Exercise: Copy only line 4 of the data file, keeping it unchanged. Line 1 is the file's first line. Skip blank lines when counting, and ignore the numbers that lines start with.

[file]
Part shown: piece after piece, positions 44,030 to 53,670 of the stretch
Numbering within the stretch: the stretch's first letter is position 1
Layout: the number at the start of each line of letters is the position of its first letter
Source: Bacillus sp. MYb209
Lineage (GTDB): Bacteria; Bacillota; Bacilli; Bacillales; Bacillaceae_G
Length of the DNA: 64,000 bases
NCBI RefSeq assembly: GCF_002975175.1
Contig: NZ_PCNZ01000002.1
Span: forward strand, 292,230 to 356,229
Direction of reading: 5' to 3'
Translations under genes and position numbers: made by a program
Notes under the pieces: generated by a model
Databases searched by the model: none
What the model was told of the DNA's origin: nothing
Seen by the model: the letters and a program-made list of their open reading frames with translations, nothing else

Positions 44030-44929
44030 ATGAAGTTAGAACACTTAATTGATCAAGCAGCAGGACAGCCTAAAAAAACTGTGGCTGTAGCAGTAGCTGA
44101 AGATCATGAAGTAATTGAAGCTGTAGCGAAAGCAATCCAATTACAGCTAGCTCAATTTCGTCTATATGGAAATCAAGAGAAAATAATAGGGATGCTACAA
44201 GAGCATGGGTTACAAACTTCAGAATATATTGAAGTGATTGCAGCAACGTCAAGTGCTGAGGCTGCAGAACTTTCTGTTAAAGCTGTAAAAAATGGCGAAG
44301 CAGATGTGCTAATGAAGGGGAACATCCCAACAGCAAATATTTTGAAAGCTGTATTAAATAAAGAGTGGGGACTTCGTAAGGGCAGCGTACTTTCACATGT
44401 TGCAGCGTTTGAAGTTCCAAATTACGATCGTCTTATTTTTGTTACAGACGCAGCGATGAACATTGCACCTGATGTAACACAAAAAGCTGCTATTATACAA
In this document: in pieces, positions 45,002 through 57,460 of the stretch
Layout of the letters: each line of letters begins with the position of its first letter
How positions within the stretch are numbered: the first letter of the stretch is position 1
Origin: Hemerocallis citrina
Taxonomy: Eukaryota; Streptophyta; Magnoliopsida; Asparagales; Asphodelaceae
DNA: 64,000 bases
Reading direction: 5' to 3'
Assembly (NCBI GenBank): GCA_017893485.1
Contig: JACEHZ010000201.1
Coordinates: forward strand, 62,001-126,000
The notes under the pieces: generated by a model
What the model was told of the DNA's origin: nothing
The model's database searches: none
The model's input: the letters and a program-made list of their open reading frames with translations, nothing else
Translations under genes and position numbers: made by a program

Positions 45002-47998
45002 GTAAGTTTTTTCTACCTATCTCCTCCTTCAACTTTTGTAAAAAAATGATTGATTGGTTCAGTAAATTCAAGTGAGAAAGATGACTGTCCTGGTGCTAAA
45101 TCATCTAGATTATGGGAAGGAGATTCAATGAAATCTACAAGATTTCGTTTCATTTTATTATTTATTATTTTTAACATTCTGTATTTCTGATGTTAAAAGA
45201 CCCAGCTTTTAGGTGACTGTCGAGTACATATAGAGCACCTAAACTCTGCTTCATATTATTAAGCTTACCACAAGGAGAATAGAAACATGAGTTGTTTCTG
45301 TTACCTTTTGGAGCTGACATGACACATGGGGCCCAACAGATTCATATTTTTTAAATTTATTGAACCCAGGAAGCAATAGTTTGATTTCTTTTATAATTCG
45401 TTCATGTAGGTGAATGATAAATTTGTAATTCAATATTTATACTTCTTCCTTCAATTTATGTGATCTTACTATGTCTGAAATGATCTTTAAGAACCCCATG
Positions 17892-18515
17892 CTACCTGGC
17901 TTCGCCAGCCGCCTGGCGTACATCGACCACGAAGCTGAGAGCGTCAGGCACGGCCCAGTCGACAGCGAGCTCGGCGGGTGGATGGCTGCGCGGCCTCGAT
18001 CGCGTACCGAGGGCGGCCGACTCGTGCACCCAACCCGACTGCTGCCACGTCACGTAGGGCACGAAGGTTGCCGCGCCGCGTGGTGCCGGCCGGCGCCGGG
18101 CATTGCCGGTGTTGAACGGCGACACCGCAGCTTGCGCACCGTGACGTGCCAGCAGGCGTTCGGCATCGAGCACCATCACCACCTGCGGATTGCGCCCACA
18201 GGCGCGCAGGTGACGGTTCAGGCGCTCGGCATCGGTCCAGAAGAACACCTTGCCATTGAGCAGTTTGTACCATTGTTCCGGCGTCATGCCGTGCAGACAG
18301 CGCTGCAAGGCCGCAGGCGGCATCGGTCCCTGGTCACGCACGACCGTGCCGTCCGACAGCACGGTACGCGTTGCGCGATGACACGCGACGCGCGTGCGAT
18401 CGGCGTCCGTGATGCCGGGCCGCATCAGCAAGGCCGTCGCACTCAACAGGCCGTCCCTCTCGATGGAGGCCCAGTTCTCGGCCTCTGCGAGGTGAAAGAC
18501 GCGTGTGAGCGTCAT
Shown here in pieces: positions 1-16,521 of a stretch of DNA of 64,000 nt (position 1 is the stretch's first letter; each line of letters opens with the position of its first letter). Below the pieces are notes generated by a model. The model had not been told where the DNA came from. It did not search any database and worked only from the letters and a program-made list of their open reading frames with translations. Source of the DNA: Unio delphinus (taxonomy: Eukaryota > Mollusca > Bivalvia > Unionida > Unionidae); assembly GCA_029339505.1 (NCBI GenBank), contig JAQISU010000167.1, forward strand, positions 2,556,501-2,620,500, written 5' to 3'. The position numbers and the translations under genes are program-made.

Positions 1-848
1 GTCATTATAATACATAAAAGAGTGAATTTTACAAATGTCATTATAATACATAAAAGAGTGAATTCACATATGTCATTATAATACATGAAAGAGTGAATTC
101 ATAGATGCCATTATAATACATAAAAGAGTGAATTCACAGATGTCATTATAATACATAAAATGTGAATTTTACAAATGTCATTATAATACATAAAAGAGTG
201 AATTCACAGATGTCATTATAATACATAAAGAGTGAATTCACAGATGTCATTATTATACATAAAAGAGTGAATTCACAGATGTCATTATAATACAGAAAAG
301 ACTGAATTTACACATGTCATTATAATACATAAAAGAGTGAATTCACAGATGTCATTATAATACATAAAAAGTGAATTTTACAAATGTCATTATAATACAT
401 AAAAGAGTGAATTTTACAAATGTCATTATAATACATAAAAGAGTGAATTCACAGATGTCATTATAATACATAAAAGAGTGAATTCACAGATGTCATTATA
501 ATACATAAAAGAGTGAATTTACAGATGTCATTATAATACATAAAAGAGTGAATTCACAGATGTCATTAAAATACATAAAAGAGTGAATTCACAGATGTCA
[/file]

Source: Bacillus sp. MYb209